Roche, Francis - Collection of Irish Airs, Marches and Dance Tunes, Volume 1, Issue 1, Page 6

Roche, Francis - Collection of Irish Airs, Marches and Dance Tunes, Volume 1, Issue 1, Page 6
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periodical Publisher
Pigott & Co. 1927
periodical Editor
Roche, Francis
periodical Title
Roche, Francis - Collection of Irish Airs, Marches and Dance Tunes
volume Number
1
issue Content
forms. it will be i.nteresting to the student of Irish music to examine the old airs and divide them into thestrains of which they are composed. The intelligent student will in a short time be able to classify the airsaccording to the characteristics which they exhibit under this head.A peculiarly Gaelic characteristic is the triple repetition of the tonic at the end of a melody. Thisoccurs so frequently that it cannot fail to be noticed, but it is so characteristic that one must needs callattention to it.It has been claimed that the Irish scales differ from modern scales not only in the distribution of thetones and semitones, but also in the very important matter of intonation; that is to say that the intervalsbetween the notes in the Irish scales and, in the modern scales are not identical, so that for example theIrish scale of do does not coincide with the natural scale of do, nor with the tempered scale as we have iton the piano. Dr. Henebry is the great champion of this claim. It is undoubtedly a fact that theintonation of the traditional Irish singer and the traditional Irish fiddler differs from the intonation of themodern singer and the modern violinist. It is a fact al ,that the old melodies lose much of their savourwhen rendered with any but the traditional intonation. Dr. Henebry who has the advantage of being ableto play the vi Iin in the traditional Irish style, is investigating this matter in a scientific manner, and wemay xpect much valuable information as a result of his inquiries. He has aheady issued a brochure onthe subject, but as it appeared when he had little more than begun his investigations, it would not be fairto regard it as his final statement of the case. No investigation o this subject can be regarded as completewhich does not include the method of tuning used by the Irish harpers. The harp was the most character-istic instrument of old Irish music. It was used not only as an independent instrument, but as an accom-paniment to the voice. Might it be that there were two elements to be distinguished in early Irish music,the folk music which would be preserved for us by the traditional singer, and the music of the harper orprofessional musician, of whom no specimen survives? Any good traditional Singer or Violin-player canreproduce for us the tradition of the folk-music. It is only when listening to Owen Lloyd that we can forman idea of what the educated harpist must have been.It is to be regretted, but it is inevitable that we should hear so much about traditional Irish musicfrom those who are not competent to discuss it. On the one hand we have musicians who deny the elementof traditional intonation. As they refuse to study the matter in the only way in which it can be studied, i.e.by listening to the best traditional singers and violin-players, their opinion can have no weight. On theother hand we have the extremists who regard every native speaker of Irish as a true exponent of traditionalsinging. Sometimes he is only an exponent of singing out of tune.As far as music is concerned we in Ireland to.da.y are like the Queen in her counting house. Weare counting ll our money. But a time is at hand when we shall do morewhen we shall begin to add toit. And just as the Queens head may change on her coinage as the years and the decades pass, so we maylook for change and development in our music, change and development that shall leave it none the less ourown. The image may change on the coin, but the coin will be always the QueensThe piano and the orchestra will have their say in the development of our music. These will rendercompositions for us in all the five traditional modes, or in such modifications of them as time may worknecessary. But what of our intonation? Here we must be satisfied with the tempered scale as are allmodern nations. But this need not prevent us from producing a school of music as essentially Irish as arethe oldest of our melodies. France and Germany and Italy use the self-same scales, but the music of thesecountries differs as essentially as do the people. After all the great force which divides the ar of one nationfrom the art of another is national character; so that the most essential element in the acient melodies ofIreland is not the five modes, nor the gapped scales, nor the traditional intonation, but it is the soul and thespirit of the Gael which is revealed in them all. When Ireland is strong enough to reveal herself again inmusic as she has done in the past, that music will be essentially Irish even though it be built on the majorand minor scales of modern times.Still the old intonation may always be preserved in compositions for the voice or for violin solo.Whether this shall be or not, none can say. But it will be always impossible to give a perfect renderingof our old melodies except with the old intonation. Hence the experiments of Dr. Henebry have a specialvalue; for they may preserve for future generations this element which might otherwise so easily perish.Then would our children receive the dry bones of our early music, but never again should they-see itclothed in the flesh.CATHAOIR OBRAONAIN,UM NODLAG, 1909.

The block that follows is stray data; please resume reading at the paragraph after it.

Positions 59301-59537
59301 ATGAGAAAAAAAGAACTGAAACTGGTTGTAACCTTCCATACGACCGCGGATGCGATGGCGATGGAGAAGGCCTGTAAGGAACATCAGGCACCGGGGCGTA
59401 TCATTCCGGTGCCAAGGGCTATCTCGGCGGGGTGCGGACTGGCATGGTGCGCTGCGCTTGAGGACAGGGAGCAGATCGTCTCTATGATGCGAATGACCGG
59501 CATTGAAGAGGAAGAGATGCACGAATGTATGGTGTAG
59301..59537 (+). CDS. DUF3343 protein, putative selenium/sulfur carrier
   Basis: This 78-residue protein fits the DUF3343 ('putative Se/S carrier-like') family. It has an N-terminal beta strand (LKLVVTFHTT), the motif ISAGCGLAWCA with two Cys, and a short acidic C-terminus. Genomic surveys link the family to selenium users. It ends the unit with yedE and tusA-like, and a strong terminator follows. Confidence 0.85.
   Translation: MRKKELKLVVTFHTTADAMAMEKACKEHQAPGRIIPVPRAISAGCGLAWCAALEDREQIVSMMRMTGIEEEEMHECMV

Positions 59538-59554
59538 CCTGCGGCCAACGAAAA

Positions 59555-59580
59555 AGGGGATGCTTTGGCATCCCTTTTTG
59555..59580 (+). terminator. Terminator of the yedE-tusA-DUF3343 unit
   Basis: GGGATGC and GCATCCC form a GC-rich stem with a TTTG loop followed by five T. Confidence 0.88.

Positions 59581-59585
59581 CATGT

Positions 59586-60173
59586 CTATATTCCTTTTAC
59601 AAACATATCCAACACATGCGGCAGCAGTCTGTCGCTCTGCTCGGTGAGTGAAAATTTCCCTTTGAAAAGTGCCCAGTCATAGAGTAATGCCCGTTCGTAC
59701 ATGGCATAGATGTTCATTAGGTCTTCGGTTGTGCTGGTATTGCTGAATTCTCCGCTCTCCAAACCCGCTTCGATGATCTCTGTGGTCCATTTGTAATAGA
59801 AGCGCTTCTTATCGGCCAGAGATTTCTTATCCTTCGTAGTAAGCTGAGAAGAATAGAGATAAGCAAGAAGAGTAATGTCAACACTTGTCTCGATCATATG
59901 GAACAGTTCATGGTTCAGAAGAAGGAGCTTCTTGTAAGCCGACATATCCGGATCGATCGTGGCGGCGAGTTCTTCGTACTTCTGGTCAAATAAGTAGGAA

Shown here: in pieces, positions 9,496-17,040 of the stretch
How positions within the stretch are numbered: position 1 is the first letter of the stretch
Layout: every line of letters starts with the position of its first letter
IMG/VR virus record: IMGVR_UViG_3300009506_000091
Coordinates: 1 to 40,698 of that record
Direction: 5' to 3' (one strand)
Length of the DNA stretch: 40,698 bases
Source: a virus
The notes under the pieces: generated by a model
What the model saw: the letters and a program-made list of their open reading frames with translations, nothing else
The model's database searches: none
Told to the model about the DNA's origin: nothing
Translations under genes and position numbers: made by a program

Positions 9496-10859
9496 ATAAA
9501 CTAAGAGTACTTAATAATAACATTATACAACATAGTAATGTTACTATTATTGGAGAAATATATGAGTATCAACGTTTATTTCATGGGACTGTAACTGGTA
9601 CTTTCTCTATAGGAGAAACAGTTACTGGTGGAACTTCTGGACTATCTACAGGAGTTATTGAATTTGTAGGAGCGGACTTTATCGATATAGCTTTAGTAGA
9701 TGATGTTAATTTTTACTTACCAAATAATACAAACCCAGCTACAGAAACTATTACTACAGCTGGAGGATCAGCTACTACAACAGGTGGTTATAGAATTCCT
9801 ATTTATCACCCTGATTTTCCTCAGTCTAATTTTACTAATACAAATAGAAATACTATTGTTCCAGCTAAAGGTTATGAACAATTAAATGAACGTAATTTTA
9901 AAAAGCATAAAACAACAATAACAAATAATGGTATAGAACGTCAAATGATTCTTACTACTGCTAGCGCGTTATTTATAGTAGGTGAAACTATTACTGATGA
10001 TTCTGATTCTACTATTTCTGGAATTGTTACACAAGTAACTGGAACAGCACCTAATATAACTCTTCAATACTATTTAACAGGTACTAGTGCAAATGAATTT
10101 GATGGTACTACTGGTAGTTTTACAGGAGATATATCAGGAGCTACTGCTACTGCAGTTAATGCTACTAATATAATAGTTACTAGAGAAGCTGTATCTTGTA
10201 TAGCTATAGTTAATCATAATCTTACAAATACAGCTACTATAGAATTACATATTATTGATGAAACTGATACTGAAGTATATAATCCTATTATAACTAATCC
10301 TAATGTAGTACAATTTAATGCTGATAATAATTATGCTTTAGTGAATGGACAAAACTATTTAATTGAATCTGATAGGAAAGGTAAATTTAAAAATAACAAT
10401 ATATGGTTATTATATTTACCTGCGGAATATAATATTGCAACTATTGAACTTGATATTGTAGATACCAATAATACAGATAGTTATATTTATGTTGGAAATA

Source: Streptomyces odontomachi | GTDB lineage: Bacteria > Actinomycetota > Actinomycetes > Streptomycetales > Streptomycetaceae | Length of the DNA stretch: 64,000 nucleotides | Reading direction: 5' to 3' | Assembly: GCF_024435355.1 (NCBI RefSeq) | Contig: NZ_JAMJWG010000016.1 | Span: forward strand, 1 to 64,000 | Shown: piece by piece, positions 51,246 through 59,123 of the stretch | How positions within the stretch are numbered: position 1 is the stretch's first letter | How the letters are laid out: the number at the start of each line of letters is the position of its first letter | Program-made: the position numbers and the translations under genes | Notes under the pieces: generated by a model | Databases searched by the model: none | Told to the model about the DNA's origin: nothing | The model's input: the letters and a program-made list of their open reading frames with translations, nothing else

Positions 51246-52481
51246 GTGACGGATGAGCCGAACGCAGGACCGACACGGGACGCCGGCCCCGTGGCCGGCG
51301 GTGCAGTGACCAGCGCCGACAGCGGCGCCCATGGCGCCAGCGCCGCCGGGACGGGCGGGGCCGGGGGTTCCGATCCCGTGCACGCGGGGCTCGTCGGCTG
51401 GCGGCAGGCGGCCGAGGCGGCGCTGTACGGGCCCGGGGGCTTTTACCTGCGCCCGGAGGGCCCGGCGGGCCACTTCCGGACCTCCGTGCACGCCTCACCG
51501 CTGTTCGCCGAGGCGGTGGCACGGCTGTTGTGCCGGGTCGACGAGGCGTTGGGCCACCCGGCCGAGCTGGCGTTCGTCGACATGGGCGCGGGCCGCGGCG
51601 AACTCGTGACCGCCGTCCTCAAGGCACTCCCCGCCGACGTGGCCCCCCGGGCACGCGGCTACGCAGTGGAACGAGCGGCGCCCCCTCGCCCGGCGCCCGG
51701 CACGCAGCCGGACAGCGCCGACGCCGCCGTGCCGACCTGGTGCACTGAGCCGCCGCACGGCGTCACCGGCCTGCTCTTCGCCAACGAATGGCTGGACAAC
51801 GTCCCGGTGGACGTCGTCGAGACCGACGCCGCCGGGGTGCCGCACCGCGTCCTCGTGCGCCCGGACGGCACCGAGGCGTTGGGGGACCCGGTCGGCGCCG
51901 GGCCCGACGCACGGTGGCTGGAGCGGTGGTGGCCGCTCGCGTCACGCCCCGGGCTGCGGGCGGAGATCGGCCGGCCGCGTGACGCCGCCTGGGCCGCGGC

issue Number
1
page Number
6
periodical Author
Roche, Francis
issue Publication Date
1982-01-01T00:00:00
allowedRoles
anonymous,guest,friend,member

Roche, Francis - Collection of Irish Airs, Marches and Dance Tunes, Volume 1